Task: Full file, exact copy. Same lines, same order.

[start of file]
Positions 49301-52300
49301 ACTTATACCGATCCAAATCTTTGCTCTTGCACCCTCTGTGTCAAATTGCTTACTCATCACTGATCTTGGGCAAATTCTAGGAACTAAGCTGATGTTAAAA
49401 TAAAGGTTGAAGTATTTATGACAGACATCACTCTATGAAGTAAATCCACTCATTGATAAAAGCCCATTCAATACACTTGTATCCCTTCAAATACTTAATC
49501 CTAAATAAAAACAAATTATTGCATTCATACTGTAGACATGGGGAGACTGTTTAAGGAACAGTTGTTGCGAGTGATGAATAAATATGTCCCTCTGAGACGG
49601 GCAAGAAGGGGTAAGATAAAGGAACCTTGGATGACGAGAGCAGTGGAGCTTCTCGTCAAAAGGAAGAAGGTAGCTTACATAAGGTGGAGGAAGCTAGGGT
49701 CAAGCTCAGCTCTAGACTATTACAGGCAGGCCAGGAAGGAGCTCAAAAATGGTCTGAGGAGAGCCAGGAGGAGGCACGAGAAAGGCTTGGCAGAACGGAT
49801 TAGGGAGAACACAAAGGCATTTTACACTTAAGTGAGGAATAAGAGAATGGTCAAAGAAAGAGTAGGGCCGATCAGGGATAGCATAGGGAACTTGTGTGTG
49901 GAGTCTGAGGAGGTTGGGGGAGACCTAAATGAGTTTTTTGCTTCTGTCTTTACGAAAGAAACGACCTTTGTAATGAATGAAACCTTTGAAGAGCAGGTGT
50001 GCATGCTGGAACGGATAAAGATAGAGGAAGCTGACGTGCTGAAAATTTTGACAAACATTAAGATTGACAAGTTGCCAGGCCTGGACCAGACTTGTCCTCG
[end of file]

Positions 49301-52300
49301 ACTTATACCGATCCAAATCTTTGCTCTTGCACCCTCTGTGTCAAATTGCTTACTCATCACTGATCTTGGGCAAATTCTAGGAACTAAGCTGATGTTAAAA
49401 TAAAGGTTGAAGTATTTATGACAGACATCACTCTATGAAGTAAATCCACTCATTGATAAAAGCCCATTCAATACACTTGTATCCCTTCAAATACTTAATC
49501 CTAAATAAAAACAAATTATTGCATTCATACTGTAGACATGGGGAGACTGTTTAAGGAACAGTTGTTGCGAGTGATGAATAAATATGTCCCTCTGAGACGG
49601 GCAAGAAGGGGTAAGATAAAGGAACCTTGGATGACGAGAGCAGTGGAGCTTCTCGTCAAAAGGAAGAAGGTAGCTTACATAAGGTGGAGGAAGCTAGGGT
49701 CAAGCTCAGCTCTAGACTATTACAGGCAGGCCAGGAAGGAGCTCAAAAATGGTCTGAGGAGAGCCAGGAGGAGGCACGAGAAAGGCTTGGCAGAACGGAT
49801 TAGGGAGAACACAAAGGCATTTTACACTTAAGTGAGGAATAAGAGAATGGTCAAAGAAAGAGTAGGGCCGATCAGGGATAGCATAGGGAACTTGTGTGTG
49901 GAGTCTGAGGAGGTTGGGGGAGACCTAAATGAGTTTTTTGCTTCTGTCTTTACGAAAGAAACGACCTTTGTAATGAATGAAACCTTTGAAGAGCAGGTGT
50001 GCATGCTGGAACGGATAAAGATAGAGGAAGCTGACGTGCTGAAAATTTTGACAAACATTAAGATTGACAAGTTGCCAGGCCTGGACCAGACTTGTCCTCG